The answer to the dilemma lies at home
The Union home ministry’s disclosure that no fewer than 13 million Indians live abroad would have been exhilarating enough without the heady news of Parag Agrawal’s appointment as Twitter’s CEO, in place of the legendary Jack Dorsey. To very few Indians would it occur that instead of being proud achievements, these are the undeniable hallmarks of a government’s failure to deliver to its people. Amit Shah’s ministry should find it especially galling to have to admit that the number of Indians who gave up their citizenship shot up this year to 1,10,000 from last year’s 85,248, recalling the late Nani Palkhivala’s politically incorrect crack that while an Indian at home is condemned to drudgery, abroad he “buys from a Scotsman, sells to a Jew and still makes a profit”.
The answer to the dilemma lies at home. Singapore’s founding father and first Prime Minister, Lee Kuan Yew, frequently advised Dr Manmohan Singh, whom he held in great respect, not to worry about the “brain drain”. It would peter out if he persisted with reforms and continued to liberalise India’s economy. But Singapore itself, now under Lee’s son, Prime Minister Lee Hsien Loong, is wracked with arguments about Indian settlers and complaints that the Comprehensive Economic Cooperation Agreement that Dr Manmohan Singh and Mr Lee Jr negotiated in 2005 when it was widely hailed as heralding “a larger process of Asian integration” encourages Indian migration. The charge is wholly unfounded and has repeatedly been denied at the highest Singaporean levels, but manpower movement is an emotionally charged topic and opportunist politicians will always exploit the fears of the ignorant and gullible.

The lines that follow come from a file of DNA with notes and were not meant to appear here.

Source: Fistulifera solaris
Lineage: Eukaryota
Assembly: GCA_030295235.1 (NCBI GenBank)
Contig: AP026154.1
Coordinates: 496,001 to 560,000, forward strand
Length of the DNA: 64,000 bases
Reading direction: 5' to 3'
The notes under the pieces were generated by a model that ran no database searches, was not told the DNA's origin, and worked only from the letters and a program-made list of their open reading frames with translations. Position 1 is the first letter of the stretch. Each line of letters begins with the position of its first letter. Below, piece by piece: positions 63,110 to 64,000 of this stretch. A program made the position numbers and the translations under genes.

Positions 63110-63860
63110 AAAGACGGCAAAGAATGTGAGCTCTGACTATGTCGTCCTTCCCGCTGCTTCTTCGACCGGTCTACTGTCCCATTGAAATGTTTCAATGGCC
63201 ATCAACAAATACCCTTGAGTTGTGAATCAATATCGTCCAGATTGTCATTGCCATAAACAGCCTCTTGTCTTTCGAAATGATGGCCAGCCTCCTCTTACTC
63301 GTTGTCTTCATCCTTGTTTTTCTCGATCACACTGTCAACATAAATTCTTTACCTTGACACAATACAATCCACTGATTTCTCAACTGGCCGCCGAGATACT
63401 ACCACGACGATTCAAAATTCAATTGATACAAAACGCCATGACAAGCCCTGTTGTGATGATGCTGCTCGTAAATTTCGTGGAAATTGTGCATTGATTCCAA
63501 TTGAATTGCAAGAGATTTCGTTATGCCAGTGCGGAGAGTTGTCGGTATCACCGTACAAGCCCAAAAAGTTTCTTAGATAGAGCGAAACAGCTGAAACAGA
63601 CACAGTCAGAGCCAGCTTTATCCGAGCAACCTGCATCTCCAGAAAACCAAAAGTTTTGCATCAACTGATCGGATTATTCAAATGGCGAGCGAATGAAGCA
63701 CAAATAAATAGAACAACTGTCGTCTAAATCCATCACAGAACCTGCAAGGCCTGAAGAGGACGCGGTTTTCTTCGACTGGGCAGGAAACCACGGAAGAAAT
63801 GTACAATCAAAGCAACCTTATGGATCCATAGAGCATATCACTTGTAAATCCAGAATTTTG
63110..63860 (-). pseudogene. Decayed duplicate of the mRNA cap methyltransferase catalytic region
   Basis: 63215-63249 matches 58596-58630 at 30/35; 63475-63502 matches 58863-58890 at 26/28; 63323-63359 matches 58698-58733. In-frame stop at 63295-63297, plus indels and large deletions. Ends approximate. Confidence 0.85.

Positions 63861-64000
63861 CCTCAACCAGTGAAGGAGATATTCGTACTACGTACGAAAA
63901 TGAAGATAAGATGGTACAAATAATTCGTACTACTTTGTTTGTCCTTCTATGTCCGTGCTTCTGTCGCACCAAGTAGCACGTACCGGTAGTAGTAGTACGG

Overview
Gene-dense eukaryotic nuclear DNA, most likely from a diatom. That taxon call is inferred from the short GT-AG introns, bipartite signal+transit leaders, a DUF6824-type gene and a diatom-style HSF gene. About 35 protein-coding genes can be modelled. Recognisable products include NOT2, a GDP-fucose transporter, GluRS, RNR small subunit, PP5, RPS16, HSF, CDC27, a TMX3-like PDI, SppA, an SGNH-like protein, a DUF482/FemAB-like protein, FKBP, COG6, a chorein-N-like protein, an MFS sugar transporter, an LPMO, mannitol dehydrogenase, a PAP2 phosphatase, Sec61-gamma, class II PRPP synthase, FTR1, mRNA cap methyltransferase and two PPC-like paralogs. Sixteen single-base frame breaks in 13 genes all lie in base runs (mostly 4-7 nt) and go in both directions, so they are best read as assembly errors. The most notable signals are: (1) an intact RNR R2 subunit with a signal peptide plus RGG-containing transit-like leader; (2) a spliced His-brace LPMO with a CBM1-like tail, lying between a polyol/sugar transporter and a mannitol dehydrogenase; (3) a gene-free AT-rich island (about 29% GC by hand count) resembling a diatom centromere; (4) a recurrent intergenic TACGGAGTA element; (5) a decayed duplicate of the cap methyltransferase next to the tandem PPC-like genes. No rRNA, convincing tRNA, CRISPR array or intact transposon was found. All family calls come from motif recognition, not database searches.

They can point to India’s pre-reform command economy when stagnation, red-tapism, corruption and inefficiency were blamed on the bureaucracy. But now that the pendulum has swung to the other extreme, and Prime Minister Narendra Modi has pushed to the near-ultimate the reforms that P.V. Narasimha Rao and Dr Manmohan Singh initiated in the early 1990s, the stampede to get out of a supposedly booming country has by no means abated. Claiming that 35,000 high net worth entrepreneurs abandoned India between 2014 and 2020, West Bengal’s finance minister Amit Mitra demands that Mr Modi should table a white paper on the “fear psychosis” that causes this “massive flight of Indian entrepreneurs during his regime”.